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Hannibal: Roti

“It’s hard to shake off something that's already under your skin.”

Especially when that something Will Graham refers to is actually a person named Hannibal Lecter. Psychic driving is front and center to compliment Will’s “somebody spoke and I went into a dream” existence.

In the midst of the long chained together teaser, Will has a dream. An avalanche triggers a tsunami that engulfs him. Let me repeat that. An avalanche or a tsunami was not enough on its own to properly convey what he feels is happening to him. Real talk: this iconography made me long for a simpler time when Will was mostly just losing time.

Someone who already doubts their own identity can be more susceptible to manipulation.

Hannibal is banking on it. For several episodes, he has been playing this game where he constructs the therapy sessions around Will uttering what he's really scared of in a ‘safe’ place. But instead of helping him relieve himself of his own fears, he's winding them around Will like a cocoon. Isolating him from those around him, removing him from what he knows to be true about himself and pushing him closer to Hannibal and more reliant on him. At the moment it seems Hannibal is still in the ‘curious to see what happens’ phase. Though for someone who meters out his facial reactions so precisely, the look of surprise on his face when delirious Will shows up on his doorstep with a gun trained on Gideon might be my favorite in all of season one. It’s Mads’ micro-expression version of “Holy hell! This has really advanced well beyond my wildest fantasies!” Though it was through his own murderous machinations that Jack and company were led to the observatory (where he was, yes, copycatting a copycat), and that took a bit of planning and effort, he is still content winding people up to see what they’ll bump into. And whereby Chilton’s psychic driving of Gideon, juxtaposed in ‘Roti’, is more clumsy, immoderate and obvious, Hannibal’s is smooth, continuous and frightening.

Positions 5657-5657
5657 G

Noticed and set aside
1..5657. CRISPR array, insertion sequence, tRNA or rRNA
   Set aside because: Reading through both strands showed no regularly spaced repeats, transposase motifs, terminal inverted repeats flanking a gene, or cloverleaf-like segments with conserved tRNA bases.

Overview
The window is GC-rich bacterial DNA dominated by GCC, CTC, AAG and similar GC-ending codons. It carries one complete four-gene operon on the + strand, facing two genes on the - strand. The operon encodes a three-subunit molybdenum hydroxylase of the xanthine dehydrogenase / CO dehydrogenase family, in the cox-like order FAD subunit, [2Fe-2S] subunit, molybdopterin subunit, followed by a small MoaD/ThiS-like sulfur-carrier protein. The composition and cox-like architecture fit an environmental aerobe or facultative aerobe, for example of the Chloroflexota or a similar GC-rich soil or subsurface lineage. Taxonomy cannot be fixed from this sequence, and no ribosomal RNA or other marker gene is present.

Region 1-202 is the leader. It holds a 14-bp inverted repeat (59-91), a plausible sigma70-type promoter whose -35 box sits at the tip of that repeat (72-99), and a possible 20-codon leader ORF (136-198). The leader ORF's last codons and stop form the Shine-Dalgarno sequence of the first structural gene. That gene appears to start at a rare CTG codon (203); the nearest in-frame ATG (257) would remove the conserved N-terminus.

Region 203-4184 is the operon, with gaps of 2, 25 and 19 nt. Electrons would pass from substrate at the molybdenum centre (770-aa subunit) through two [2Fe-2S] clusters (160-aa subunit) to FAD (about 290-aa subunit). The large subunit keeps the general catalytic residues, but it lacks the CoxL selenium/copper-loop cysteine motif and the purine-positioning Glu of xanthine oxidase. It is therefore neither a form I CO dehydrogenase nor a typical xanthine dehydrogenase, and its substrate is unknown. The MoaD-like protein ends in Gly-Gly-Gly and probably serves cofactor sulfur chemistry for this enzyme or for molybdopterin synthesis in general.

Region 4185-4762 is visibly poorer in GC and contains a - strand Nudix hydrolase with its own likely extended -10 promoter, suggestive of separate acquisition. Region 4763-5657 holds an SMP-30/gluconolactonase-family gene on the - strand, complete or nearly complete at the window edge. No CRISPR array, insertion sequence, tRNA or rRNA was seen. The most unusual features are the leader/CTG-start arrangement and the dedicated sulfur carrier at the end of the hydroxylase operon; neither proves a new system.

I feel like hell. Actually, no, I feel uh, fluid, like I'm spilling.

In the car ride to pick Gideon up, Jack comments to Will that he looks awful. Will courageously tries to reveal to Jack more insight into his own psyche which Jack, sadly, can’t even hear. He can’t hear the depth of fear and blackness Will is trying to communicate for his own reasons. Plus, when shit gets real with them, they talk in fuzzy figures of speech. David Lynch style. Will hopes he’s not contagious. Ha. Jack tells him what they do weakens the immune system. And that Will has to learn how let ‘things’ go. He’s telling a genetically anomalous empath who’s in therapy with a bored psychopath that he can’t hold on to what he sees. There are so many ironies to this conversation that I lost count. Someone like Jack will never understand someone like Will. Will knows it. He’s always known it. It adds to his loneliness like a cement blanket.

What’s happening to me? (part 1)

While Jack and the SWAT team storm the observatory, the dreamy stag calls to Will from the nearby field and he finds his way to the backseat of Gideon’s car to wait for him. Though he’s clearly hallucinating and enveloped in fever (he sees Garrett Jacob Hobbs instead of Gideon), Will is still threatening enough to Gideon that his orders to drive them to Hannibal’s are taken very seriously. Of course Will can only see Hobbs now--the person whose death caused this rip in Will’s psyche. He sees Gideon as Hobbs, I think, as a means to give him permission to shoot Gideon in front of Alana’s. Hobbs represents the totality of Will’s struggle to put right and wrong in their proper place. Whatever that means.